Over the years the Laboratory creates and studies artificial proteins based albebetin, the first de novo protein created by a given structure. As a result albebetin variants were produced, which have antiviral, antiproliferative and insulin-like activity. Furthermore, albebetin and biologically active forms were used as a model protein to study amyloid fibril formation patterns underlying Alzheimer's disease.
Research is conducted in collaboration with the Faculty of Biology of Moscow State University, Research Institute of Influenza, Russian Research Center of Molecular Diagnostics and Therapy, Institute of Protein Research RAS, Institute of Physical-Chemical and Biological Problems of Soil Science RAS, V.V. Dokuchaev Soil Science Institute, University of Copenhagen, University of California at Irvine, and others.
The Laboratory of Protein Engineering was established in 2002 as an independent research structural unit of the Institute of Bioorganic Chemistry on the basis of the laboratory of Gene Chemistry and the Protein Engineering group of the laboratory of Spectral Analysis. The Laboratory was founded by Academician Mikhail Petrovich Kirpichnikov, who is now the Dean of the Faculty of Biology in the Lomonosov Moscow State University and the Head of the Department of Bioengineering of the Institute of Bioorganic Chemistry. For pioneering work on the design of artificial proteins with a given structure and biological activity, initiating the development of molecular bioengineering in our country, M.P. Kirpichnikov and D.A. Dolgikh were awarded the State Prize of the Russian Federation in the field of Science and Technology for 1999 (together with O.B. Ptitsin and A.V. Finkelstein of the Institute of Protein Research RAS).
Now the Laboratory directed by Professor Dmitry Dolgikh. He specializes in structural and functional studies, design and bioengineering of proteins. Under his leadership, the Laboratory carried out fundamental studies of the structure and function of a number of proteins that are of primary scientific and practical interest, including cytokines, bioactive artificial proteins, neurotoxins, cytochrome c, ion channels, antibodies.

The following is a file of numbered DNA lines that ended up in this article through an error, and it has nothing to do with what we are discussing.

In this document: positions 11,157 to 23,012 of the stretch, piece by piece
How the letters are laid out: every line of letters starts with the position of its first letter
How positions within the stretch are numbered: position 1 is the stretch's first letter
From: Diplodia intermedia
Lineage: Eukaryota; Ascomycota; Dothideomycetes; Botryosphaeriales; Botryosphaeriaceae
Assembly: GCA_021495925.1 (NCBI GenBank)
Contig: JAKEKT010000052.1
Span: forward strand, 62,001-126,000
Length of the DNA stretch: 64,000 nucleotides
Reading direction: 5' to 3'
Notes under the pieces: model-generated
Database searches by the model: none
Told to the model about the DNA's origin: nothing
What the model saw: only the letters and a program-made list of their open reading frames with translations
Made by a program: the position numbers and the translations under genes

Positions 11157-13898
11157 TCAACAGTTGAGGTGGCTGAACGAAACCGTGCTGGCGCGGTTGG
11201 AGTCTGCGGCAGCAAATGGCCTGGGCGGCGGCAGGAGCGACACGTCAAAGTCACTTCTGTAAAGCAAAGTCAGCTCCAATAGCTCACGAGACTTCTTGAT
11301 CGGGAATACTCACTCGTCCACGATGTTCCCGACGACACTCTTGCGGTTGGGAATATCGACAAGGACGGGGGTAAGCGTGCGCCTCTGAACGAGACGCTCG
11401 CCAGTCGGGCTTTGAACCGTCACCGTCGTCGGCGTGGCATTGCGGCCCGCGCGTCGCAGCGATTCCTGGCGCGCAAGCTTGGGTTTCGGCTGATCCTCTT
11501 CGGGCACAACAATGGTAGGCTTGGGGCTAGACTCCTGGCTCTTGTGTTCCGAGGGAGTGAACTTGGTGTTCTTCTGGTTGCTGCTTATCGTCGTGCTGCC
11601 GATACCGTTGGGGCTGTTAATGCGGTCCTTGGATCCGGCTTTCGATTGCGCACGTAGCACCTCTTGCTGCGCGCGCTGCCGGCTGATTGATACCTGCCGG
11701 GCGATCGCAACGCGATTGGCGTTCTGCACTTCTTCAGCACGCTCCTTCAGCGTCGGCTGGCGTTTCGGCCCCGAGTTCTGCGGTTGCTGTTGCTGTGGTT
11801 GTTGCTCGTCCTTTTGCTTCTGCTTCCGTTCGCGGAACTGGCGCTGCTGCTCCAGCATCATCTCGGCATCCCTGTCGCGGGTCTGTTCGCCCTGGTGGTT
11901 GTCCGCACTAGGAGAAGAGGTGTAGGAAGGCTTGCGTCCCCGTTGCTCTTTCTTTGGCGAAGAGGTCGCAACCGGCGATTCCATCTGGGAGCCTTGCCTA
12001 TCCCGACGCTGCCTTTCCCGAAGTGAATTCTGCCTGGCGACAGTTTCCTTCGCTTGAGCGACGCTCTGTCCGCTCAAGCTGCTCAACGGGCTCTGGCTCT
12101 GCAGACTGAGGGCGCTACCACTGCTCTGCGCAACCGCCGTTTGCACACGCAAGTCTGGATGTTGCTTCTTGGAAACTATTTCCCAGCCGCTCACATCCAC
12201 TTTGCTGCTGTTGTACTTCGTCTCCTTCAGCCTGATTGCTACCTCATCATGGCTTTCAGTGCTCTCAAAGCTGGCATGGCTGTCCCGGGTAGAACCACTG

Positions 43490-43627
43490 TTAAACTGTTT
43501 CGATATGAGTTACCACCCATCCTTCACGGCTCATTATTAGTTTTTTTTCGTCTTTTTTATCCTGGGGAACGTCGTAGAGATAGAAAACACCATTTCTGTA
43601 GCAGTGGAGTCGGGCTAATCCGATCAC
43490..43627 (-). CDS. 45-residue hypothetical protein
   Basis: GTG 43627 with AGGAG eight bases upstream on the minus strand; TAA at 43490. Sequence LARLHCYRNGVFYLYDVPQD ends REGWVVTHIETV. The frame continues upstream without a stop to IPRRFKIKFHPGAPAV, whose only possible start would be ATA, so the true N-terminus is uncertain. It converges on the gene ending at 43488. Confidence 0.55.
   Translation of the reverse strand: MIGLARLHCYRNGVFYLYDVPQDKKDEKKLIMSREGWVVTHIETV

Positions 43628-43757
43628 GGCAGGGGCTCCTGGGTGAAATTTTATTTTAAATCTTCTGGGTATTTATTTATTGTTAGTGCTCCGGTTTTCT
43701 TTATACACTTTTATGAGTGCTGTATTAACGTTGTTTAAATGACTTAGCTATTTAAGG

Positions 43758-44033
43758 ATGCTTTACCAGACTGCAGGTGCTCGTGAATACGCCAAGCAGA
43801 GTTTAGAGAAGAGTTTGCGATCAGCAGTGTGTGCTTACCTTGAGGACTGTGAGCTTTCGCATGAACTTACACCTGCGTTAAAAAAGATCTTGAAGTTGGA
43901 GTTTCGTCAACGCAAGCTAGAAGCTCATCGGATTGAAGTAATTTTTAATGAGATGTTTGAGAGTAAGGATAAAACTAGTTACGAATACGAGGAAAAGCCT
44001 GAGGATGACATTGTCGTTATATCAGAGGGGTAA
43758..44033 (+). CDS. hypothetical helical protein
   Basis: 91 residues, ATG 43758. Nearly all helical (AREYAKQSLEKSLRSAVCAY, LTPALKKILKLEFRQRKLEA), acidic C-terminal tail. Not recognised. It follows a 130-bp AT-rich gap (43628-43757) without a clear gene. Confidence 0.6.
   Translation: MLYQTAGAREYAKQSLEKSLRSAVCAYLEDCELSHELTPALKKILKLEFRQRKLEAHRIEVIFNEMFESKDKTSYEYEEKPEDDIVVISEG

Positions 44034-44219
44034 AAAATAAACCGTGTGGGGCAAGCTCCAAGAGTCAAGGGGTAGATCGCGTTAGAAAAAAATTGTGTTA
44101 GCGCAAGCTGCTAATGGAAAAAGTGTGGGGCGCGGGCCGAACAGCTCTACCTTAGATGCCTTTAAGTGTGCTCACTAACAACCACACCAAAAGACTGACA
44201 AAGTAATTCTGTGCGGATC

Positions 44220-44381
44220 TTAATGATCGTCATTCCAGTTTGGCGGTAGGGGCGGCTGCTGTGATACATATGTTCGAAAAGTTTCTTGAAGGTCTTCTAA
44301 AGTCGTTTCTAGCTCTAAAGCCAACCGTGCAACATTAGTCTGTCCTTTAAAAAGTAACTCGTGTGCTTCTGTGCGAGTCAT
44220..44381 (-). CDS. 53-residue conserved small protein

The main achievements of the Laboratory of Protein Engineering since its inception include the following works:
- Based on the de novo protein albebetin with a given structure were constructed artificial proteins simulated human antiviral binding site of alfa2-interferon and having pronounced antiviral activity comparable with the activity of alfa2-interferon.
- Was created a unique high-yield expression systems to produce snake neurotoxins for structural and functional studies, and proposed models of the interaction of some neurotoxins with their receptors.
- Mutant variants of cytochrome c with abolished apoptotic activity, but retaining the function of an electron carrier in the respiratory chain and antioxidant properties of cytochrome c were designed.
- A new cold-active esterase from Gram-negative bacteria Psychrobacter cryohalolentis, isolated from permafrost, was produced and characterized. Its spatial structure and functional properties were studied.
- A unique retinal protein from Exiguobacterium sibiricum which conducts a transmembrane proton transfer, was expressed and characterized. We have identified the main stages of this process, determined its spatial structure and showed that its proton-acceptor site includes residues His57 and Asp85, and a proton donor for the Schiff base is a lysine residue.
- Recombinant analogues of neuromodulators Lynx1 and SLURPs – unique proteins regulating the nicotinic acetylcholine receptor were produced, and their physical-chemical and functional properties were studied.